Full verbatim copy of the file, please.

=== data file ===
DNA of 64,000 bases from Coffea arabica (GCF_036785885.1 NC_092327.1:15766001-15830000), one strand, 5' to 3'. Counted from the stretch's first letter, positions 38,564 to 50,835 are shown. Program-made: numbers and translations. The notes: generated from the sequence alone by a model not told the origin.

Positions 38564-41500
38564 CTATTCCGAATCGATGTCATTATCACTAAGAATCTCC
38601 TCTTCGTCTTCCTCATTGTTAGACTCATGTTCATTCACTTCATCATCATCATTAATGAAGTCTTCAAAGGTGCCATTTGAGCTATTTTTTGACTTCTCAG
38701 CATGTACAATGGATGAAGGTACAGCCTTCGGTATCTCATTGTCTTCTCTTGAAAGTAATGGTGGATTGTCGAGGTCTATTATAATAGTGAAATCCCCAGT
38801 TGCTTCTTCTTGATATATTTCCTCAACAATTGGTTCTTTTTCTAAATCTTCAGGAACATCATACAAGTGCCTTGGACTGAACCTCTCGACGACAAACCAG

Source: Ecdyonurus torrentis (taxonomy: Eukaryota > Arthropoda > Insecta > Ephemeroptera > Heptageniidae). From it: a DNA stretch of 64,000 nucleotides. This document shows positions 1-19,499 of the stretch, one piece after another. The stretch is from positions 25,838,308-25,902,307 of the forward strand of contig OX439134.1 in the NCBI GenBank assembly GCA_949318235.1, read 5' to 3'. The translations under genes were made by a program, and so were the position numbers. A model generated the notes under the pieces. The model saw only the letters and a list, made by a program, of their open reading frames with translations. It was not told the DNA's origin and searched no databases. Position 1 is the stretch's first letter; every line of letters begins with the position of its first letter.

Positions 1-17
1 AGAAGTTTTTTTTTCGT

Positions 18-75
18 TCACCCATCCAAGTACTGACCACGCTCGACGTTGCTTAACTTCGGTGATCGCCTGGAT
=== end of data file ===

DNA of 64,000 bases from Coffea arabica (GCF_036785885.1 NC_092327.1:15766001-15830000), one strand, 5' to 3'. Counted from the stretch's first letter, positions 38,564 to 50,835 are shown. Program-made: numbers and translations. The notes: generated from the sequence alone by a model not told the origin.

Positions 38564-41500
38564 CTATTCCGAATCGATGTCATTATCACTAAGAATCTCC
38601 TCTTCGTCTTCCTCATTGTTAGACTCATGTTCATTCACTTCATCATCATCATTAATGAAGTCTTCAAAGGTGCCATTTGAGCTATTTTTTGACTTCTCAG
38701 CATGTACAATGGATGAAGGTACAGCCTTCGGTATCTCATTGTCTTCTCTTGAAAGTAATGGTGGATTGTCGAGGTCTATTATAATAGTGAAATCCCCAGT
38801 TGCTTCTTCTTGATATATTTCCTCAACAATTGGTTCTTTTTCTAAATCTTCAGGAACATCATACAAGTGCCTTGGACTGAACCTCTCGACGACAAACCAG

Source: Ecdyonurus torrentis (taxonomy: Eukaryota > Arthropoda > Insecta > Ephemeroptera > Heptageniidae). From it: a DNA stretch of 64,000 nucleotides. This document shows positions 1-19,499 of the stretch, one piece after another. The stretch is from positions 25,838,308-25,902,307 of the forward strand of contig OX439134.1 in the NCBI GenBank assembly GCA_949318235.1, read 5' to 3'. The translations under genes were made by a program, and so were the position numbers. A model generated the notes under the pieces. The model saw only the letters and a list, made by a program, of their open reading frames with translations. It was not told the DNA's origin and searched no databases. Position 1 is the stretch's first letter; every line of letters begins with the position of its first letter.

Positions 1-17
1 AGAAGTTTTTTTTTCGT

Positions 18-75
18 TCACCCATCCAAGTACTGACCACGCTCGACGTTGCTTAACTTCGGTGATCGCCTGGAT